Some other cities have recognized the demand, and are now attempting to attract LGBT tourism to their destinations. Puerto Vallarta is not letting it happen: diverse businesses—no matter the sexual preference—are joining forces to create organizations to promote this targeted brand of tourism. The market gives consumers what they want, and they have identified this growing target and will not let it go.

Beyond the marketing, Puerto Vallarta became a platform to support gay rights, and the LGBT community knows it and feels welcome here. What really keeps the LGBT community hitting Puerto Vallarta is the activism, respect, and freedom they find in this beautiful paradise.

Indigenous Women Of Brazil Are Refusing To Keep Quiet Over The Country’s President’s Policies

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Indigenous Women Of Brazil Are Refusing To Keep Quiet Over The Country’s President’s Policies

Last week, hundreds of Indigenous women took to the streets to protest against the policies of Brazil’s far-right President Jair Bolsonaro. According to BBC, indigenous women occupied the building of Brazil’s health ministry in the capital of Brasília and demanded better healthcare for the Indigenous people of the country and called for an end to the destruction of the Amazon. 

It has been reported that about 300 Indigenous women condemned the proposed changes to women’s healthcare and deforestation in Brazil in a peaceful demonstration that lasted over 10 hours. 

The Indigenous women of the country were protesting, according to a tweet by AJ+,  “rollbacks on Indigenous rights and efforts to open up Indigenous lands to minding and agriculture.” AJ+ shared powerful images of Indigenous women coming together to fight for their rights and to “cry out for help.” 

Under the far-right president Bolsonaro, Brazil has backtracked on rights and protections for the Indigenous community. For example, Brazil has let “agriculture ministry make decisions about Indigenous land, blocked any new reservations, [and] proposed to close specialized Indigenous health care offices.” 

“We’ve been left abandoned,” 43-year-old Teresa Cristina Kezonazokere told Correio Braziliense newspaper (in Portuguese, according to BBC). “They treat Indigenous people like animals.”

According to The Associated Press, Bolsonaro’s administration—since taking office in January—has continuously “clashed with environmentalists and others over possibly opening up the Amazon rainforest to development and agribusiness.”

The president wants to open their lands to agriculture and mining. The Globe Post also reports that President Bolsonaro has been warned by experts and activists about such policies that will have “devastating environmental impacts, particularly in worsening climate change.”

However, Bolsonaro continues to dismiss the facts and data showing that the effects of his policies will affect Indigenous land. “Bolsonaro has dismissed the data as lies and sacked the head of the government agency tasked with tracking tree clearing,” The Globe Post reports. 

Further, Brazil’s government wants to make towns and cities responsible for providing medical services to its Indigenous people—putting the pressure on community leaders and local officials. But community leaders fear that their communities lack the “infrastructure” to do this. According to BBC, the federal government is currently in charge of these responsibilities.

Tamikua Faustino of the Pataxó tribe told the AP that “if we don’t stick together, in the near future we’ll be eliminated.”

This surge in deforestation that occurs on Indigenous reserves would essentially eliminate Indigenous folks from the places they inhabit.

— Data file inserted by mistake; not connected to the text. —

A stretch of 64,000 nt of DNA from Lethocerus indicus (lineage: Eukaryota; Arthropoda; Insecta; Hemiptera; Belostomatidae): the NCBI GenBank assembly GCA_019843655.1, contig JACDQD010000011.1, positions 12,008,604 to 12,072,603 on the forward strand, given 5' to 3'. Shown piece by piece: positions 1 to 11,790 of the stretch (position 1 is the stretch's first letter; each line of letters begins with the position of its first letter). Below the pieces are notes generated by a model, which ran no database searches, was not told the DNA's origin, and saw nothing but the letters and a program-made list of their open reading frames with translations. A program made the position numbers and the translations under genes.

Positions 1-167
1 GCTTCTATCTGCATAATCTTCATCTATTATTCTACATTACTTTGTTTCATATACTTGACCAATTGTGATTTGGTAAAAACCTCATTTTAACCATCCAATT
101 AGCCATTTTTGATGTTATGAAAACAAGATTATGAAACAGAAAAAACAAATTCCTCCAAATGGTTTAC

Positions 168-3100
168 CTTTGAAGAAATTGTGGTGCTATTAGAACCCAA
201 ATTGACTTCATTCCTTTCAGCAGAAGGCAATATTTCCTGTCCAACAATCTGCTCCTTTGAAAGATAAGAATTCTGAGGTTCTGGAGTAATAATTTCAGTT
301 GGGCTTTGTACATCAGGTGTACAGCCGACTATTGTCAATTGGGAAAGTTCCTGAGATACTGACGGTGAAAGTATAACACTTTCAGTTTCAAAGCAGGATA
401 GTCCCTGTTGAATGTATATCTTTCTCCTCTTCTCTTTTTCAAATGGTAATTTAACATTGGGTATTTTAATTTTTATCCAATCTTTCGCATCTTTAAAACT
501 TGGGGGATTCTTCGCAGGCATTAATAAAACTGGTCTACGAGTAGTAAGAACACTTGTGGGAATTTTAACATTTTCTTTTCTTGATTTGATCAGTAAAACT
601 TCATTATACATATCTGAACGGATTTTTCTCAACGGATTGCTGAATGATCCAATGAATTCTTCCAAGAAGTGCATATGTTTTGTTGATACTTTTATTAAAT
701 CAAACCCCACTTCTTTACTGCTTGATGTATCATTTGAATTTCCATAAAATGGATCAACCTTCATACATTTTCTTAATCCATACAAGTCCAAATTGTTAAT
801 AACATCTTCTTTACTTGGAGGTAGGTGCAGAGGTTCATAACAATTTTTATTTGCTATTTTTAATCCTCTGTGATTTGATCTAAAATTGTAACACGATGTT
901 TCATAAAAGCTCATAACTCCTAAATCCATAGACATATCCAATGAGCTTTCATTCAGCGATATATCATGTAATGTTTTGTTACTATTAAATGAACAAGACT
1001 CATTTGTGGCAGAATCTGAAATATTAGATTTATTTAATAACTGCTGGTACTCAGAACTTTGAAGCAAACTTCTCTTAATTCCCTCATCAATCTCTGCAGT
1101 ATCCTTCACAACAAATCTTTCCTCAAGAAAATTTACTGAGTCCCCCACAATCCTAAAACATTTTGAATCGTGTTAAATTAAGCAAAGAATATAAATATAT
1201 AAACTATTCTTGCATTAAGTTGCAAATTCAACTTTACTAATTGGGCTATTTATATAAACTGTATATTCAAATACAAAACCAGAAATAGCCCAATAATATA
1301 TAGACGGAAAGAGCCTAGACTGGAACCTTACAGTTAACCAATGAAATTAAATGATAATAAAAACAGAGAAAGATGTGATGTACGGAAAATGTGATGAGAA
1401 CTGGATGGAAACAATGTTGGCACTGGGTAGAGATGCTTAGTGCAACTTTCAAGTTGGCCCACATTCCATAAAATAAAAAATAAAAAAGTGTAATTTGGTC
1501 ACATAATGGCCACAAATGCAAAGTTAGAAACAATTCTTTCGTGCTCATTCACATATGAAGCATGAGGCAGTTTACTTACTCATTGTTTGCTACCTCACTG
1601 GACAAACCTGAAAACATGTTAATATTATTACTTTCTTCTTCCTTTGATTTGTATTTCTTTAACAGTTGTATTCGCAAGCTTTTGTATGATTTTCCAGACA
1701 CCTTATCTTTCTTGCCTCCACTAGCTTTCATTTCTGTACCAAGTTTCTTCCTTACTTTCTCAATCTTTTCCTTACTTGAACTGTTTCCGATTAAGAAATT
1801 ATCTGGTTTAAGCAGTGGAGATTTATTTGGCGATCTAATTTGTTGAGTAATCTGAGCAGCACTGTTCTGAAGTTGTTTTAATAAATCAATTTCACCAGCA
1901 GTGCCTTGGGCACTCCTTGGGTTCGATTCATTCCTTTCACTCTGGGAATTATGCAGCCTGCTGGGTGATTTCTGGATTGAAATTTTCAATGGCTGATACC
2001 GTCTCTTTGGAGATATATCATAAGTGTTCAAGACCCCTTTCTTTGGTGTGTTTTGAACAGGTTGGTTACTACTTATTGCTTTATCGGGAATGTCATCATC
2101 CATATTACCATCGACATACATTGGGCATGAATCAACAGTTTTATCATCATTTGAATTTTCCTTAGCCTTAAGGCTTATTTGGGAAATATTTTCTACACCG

In an AJ+ video shared on Twitter, articulation of the Indigenous people of Brazil Sonia Guajajara said: “We will resist because we’ve been here for five centuries and we have a good experience in resisting.” The Indigenous community is being backed by thousands of community members and supports in fighting back against President Bolsonaro’s government.

When Indigenous folks took the streets of Brazil to protest, they didn’t hold back. Many did so carrying bows, arrows, and spears, and the Indigenous women advanced on Congress in Brasilia carrying a large banner that read: “Resist to exist.” Women leading the frontlines are demanding the protection of their land. 

A couple of days after the initial demonstration took place, about 1,500 indigenous women from 110 ethnic groups were expected to join a protest to defend their rights that are under threat under the Bolsonaro administration.

According to BBC, the president has “promised to integrate Indigenous people into the rest of the population and repeatedly questioned the existence of their protected reserves, which are rights guaranteed in the country’s constitution.” The president who favors development over conservation of Indigenous land and reservations has also said that the Indigenous territories are “too big in relation to the number of people who live there,” therefore making it okay to open land that does not belong to him, to agriculture, minding, and essentially destruction. 

Earlier this month, The Globe Post published an opinion piece highlighting the ways in which Bolsonaro and his presidency were destroying the Brazilian Amazon.   

According to data, deforestation in the Amazon region has skyrocketed and there’s no turning back. In June 2019, deforestation showed to be 88 percent higher than the levels of deforestation seen in June 2018. And in the first half of July 2019, it was 68 percent higher than the entire month of the previous year. 

It’s important to note that more than 800,000 Indigenous people live in 450 Indigenous territories across Brazil and most are located in the Amazon region and some communities live totally isolated. 

But the Indigenous women of Brazil are not backing down. In a video posted by AJ+ on Twitter, one of the women can be seen saying that they’re going to defend nature and defend the forest. “We are defending our children’s lives, but also the lives of the people on the other side of the world,” she adds. “Because the air we breathe is the air you breathe.”